Utah employers were accused of a lot more discrimination and retaliation in 2017

(Scott Sommerdorf | The Salt Lake Tribune) Rep. Jim Dunnigan, R-Taylorsville, (seen here in 2016) has sponsored a bill that would help implement recommendations from an audit in January 2017 that showed the Utah Antidiscrimination and Labor Division filed charges in just 0.7 percent of cases over five fiscal years — far less than the averages in surrounding states and less than the nationwide federal rate.

Utah’s job discrimination watchdog, which last year was the subject of a critical audit that has the Utah Legislature considering imposing changes, filed an increased number of charges against employers in 2017, according to recently released statistics.

The Utah Antidiscrimination and Labor Division, known as UALD in employment law circles, boosted discrimination charges by more than a third. In all, UALD accused employers of 1,831 instances of discrimination in 2017.

Of those, the biggest jump was in what are called retaliation complaints. That’s when a worker reports experiencing or witnessing discrimination based on one of the protected classes — such as race, sex, age or pregnancy — and the manager or employer retaliates against the complainant.

UALD filed 519 retaliation charges in 2017 — a leap of 66 percent compared to 2016. Retaliation complaints can accumulate because they can follow concerns originating with any of the other categories.

Lauren Scholnick, a Utah attorney who frequently represents workers, says retaliation complaints likely are rising because more employees are reporting underlying harassment to management, who may respond by retaliating. Retaliation also can be easier to demonstrate.

An employee can often show retaliation by merely noting the date he or she reported bad behavior and punishments that followed — like termination, a demotion, changes in work hours, fewer hours or verbal abuse. To show the underlying discrimination, the employee has to show any treatment or actions were taken because of the employee’s protected status.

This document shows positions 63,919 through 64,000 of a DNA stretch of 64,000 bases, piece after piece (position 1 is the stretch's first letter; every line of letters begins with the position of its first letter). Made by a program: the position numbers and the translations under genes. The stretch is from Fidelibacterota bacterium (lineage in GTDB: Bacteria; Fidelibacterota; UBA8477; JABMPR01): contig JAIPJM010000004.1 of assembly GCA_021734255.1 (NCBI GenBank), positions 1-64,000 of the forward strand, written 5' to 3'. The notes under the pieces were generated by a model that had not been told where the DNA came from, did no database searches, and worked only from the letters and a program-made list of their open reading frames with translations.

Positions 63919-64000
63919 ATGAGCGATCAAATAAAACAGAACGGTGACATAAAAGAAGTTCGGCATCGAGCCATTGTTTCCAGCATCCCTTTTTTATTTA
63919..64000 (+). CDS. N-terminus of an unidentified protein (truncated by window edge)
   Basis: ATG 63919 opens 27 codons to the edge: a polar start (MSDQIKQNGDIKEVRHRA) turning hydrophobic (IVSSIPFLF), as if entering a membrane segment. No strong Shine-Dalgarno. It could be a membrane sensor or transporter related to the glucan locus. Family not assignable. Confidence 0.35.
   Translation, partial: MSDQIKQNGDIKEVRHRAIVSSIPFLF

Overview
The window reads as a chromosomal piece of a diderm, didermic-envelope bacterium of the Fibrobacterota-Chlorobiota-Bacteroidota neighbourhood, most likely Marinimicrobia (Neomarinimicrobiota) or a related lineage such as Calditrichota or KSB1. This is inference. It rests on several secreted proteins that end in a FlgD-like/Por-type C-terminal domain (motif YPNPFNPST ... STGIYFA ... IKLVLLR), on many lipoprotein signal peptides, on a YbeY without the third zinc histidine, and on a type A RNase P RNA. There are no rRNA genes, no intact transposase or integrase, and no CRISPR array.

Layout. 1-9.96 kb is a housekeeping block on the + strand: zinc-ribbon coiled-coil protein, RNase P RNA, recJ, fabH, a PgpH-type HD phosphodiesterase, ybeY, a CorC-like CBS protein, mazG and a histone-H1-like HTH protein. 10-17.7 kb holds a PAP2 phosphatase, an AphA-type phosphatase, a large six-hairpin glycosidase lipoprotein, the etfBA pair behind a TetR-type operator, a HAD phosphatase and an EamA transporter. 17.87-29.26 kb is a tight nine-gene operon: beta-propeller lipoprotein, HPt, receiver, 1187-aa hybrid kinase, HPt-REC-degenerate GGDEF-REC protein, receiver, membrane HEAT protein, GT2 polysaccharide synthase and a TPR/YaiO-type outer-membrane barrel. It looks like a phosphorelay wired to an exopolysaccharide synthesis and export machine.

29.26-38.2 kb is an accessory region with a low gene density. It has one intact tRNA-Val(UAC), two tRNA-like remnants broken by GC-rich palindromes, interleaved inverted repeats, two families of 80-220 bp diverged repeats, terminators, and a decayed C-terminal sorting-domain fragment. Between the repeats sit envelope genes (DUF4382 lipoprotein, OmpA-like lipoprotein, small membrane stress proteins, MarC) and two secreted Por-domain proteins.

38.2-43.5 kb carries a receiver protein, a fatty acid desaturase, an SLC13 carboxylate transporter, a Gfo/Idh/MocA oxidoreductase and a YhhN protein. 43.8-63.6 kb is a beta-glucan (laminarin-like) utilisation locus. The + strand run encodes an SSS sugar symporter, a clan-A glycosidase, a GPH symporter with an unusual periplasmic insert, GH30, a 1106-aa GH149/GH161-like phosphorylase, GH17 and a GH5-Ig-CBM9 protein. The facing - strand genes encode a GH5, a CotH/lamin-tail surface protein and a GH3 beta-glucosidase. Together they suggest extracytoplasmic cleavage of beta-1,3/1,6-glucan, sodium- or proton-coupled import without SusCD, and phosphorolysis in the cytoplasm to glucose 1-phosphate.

“You can say you have been harassed,” Scholnick said, “but connecting that to your protected class status is difficult and more circumstantial.”

Spencer Phillips, a lawyer who represents workers and businesses and sits on an UALD advisory board, said employers who don’t commit underlying discrimination can commit retaliation. It often starts with a supervisor or manager being offended at the discrimination accusation.

“And because they are offended, they start to treat [the employee] not the same way as they did before,” Phillips said, “and that’s where a retaliation claim begins.”

Among other protected classes of workers, gender and disability complaints were the two most common.

Multiple charges can be filed in the same case. UALD might accuse an employer of discriminating against an employee on the basis of religion and skin color, for instance, followed by the employer retaliating against the employee for complaining — amounting to three charges.

Workers with discrimination claims can report them to UALD or the U.S. Equal Employment Opportunity Commission, known as the EEOC. Both are meant as way to address a claim without having to go to court. However, those wanting to file a federal discrimination lawsuit against an employer need to first file their complaint with either UALD or the commission.

EEOC charges against Utah employers were steady over the past two years: 264 charges were filed against employers in 2017. That was only five more than the previous year.

Spencer assumes more workers are filing their claims with UALD because it’s a local agency — the EEOC regional office is in Phoenix — and offers faster response times than EEOC.

The number of charges filed by UALD represents only a fraction of the employees who complained to the agency. An audit released in January 2017 said UALD filed charges in just 0.7 percent of cases over five fiscal years — far less than the averages in surrounding states and less than the nationwide federal rate.

The number of charges also doesn’t reflect outcomes. Employers could settle complaints with the workers or be exonerated later in UALD’s process.

The UALD and EEOC have ways to order discrimination to stop and for the employee to receive back pay or compensation. The UALD also can order the employer to implement training to prevent discrimination.

In the most recent fiscal year, the UALD awarded $1 million to people who said they were discriminated against, according to the agency’s annual report.

But it’s the low number of charges that has received the most attention from employment lawyers and the Utah Legislature.

The audit said UALD investigations were inadequate, the investigators weren’t well trained, and they didn’t have the means to obtain all the necessary evidence.

Rep. Jim Dunnigan, R-Taylorsville, sponsored a bill that would help implement recommendations from the audit, including giving UALD more power to subpoena records. Dunnigan said his goal is to improve processes at the UALD and that doing so would produce more outcomes favoring employees.

Dunnigan’s bill, HB30, passed in the House in January and cleared the Senate on Friday. It awaits a signature or veto from Gov. Gary Herbert.

UALD only has jurisdiction over workplaces with 15 or more employees. Another bill in the Utah Legislature, HB283, would extend discrimination protections to any Utah business that employs workers. The measure is waiting for a hearing in the House.

Scholnick and other lawyers and community groups have pushed for the bill. She says that under current Utah law, workers at companies with fewer than 15 workers can experience sexual harassment and other discrimination and have no ability to file a charge of discrimination.